By Wheeler Winston Dixon
Arranged through many years, with outliers and franchise motion pictures overlapping a few years, this one-stop sourcebook finds the historic origins of characters resembling Dracula, Frankenstein, and the Wolfman and their quite a few incarnations in movie from the silent period to comedic sequels. A background of Horror explores how the horror movie suits into the Hollywood studio process and the way its huge, immense good fortune in American and ecu tradition accelerated globally over time.
Dixon examines key classes within the horror film-in which the elemental precepts of the style have been verified, then banished into very easily trustworthy and malleable kinds, after which, after collapsing into parody, rose many times to create new degrees of depth and risk. A historical past of Horror, supported by way of infrequent stills from vintage movies, brings over fifty undying horror movies into frightfully transparent concentration, zooms in on modern-day best horror sites, and champions the celebs, administrators, and subgenres that make the horror movie so interesting and well-liked by modern audiences.
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Hollywood quickly put him to work, but the job was strictly “work” rather than art. Adapted from a play by Owen Davis, Christensen’s ﬁrst American ﬁlm, The Haunted House (1928), is an utterly conventional effort in every respect, featuring a sinister, deranged scientist (billed only as “The Mad Doctor,” which gives some idea of the generic feel of the piece) played by Montagu Love. The completed ﬁlm, a tepid comedy/horror blend, was both pedestrian and predictable. Not content with this, First National Pictures shoved Christensen into an equally vapid follow-up, The House of Horror (1929), a comedyhorror ﬁlm starring Mack Sennett veterans Louise Fazenda and Chester Conklin and containing a brief sound sequence in an otherwise silent ﬁlm.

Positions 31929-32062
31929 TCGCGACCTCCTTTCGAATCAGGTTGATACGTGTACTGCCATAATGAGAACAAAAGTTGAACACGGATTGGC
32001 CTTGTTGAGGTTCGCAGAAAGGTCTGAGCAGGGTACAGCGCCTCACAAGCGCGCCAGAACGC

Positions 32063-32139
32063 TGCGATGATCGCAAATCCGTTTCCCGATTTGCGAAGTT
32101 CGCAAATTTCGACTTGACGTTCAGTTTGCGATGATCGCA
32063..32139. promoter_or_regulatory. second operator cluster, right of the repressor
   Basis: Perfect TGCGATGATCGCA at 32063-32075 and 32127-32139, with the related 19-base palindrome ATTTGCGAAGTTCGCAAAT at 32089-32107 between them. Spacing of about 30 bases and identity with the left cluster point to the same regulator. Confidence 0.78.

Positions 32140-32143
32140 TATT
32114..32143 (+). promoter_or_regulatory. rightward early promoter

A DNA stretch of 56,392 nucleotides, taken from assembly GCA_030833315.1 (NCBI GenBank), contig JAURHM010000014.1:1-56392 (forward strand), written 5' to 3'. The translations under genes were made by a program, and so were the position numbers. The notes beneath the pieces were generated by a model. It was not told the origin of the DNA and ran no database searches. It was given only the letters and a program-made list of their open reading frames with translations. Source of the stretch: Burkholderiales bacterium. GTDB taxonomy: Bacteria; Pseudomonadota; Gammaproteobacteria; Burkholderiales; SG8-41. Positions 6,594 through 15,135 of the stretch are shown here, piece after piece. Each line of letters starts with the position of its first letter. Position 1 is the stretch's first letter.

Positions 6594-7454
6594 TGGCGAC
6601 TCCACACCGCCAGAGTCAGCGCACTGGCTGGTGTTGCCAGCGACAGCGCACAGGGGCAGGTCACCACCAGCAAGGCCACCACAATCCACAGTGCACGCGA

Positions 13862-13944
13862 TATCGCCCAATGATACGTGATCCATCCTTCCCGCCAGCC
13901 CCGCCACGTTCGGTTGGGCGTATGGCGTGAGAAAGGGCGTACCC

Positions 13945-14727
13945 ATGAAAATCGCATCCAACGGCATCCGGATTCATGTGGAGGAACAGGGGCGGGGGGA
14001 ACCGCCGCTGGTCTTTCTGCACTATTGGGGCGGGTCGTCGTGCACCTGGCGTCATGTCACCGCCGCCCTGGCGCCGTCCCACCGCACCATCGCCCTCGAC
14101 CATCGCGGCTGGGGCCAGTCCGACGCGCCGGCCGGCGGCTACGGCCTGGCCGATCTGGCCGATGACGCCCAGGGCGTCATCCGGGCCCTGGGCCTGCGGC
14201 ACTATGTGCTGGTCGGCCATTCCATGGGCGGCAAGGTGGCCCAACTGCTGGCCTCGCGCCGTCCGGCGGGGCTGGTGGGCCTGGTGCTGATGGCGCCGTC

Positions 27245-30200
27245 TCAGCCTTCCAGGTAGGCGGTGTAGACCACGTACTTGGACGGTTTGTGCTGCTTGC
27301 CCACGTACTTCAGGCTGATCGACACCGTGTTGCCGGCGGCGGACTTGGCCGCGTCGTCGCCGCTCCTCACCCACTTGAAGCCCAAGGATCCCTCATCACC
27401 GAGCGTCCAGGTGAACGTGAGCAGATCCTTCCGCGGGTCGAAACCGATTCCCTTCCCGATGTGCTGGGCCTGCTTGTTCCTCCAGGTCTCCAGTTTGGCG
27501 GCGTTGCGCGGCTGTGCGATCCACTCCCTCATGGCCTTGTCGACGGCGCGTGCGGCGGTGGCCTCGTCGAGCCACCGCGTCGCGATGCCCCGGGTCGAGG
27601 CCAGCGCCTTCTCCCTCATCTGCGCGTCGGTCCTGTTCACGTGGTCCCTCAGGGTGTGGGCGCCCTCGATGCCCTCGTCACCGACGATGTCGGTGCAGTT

In The Man Who Laughs, Veidt plays the role of Gwynplaine, a young man whose face has been disﬁgured so that his features are contorted into a permanent, hideous grin. Gwynplaine is in love with a young blind woman, Dea (Mary Philbin, who had starred as the ingénue in the original version of The Phantom of the Opera). A complex set of subplots drives the lovers apart; Gwynplaine discovers that he Origins 21 7. Conrad Veidt in The Man Who Laughs. Courtesy: Jerry Ohlinger Archive. is descended from royal blood, and the opportunistic Duchess Josiana (Olga Baclanova), seeing a potential for personal gain, tries to alienate Gwynplaine’s affections.
In this ﬁlm, Simone Simon is a gentle companion for the lonely Amy, not the menacing ﬁgure of the ﬁrst ﬁlm, but Oliver and Alice are disturbed by Amy’s ﬂights of fancy and punish her for insisting that Irena is “real,” as indeed she is to Amy. During this time, Amy has also been visiting the home of a lonely old recluse, Julia Farren (Julia Dean, in a stunning performance), unaware that Julia’s daughter Barbara (Elizabeth Russell) is jealous of her mother’s attentions to Amy and plots to kill the child.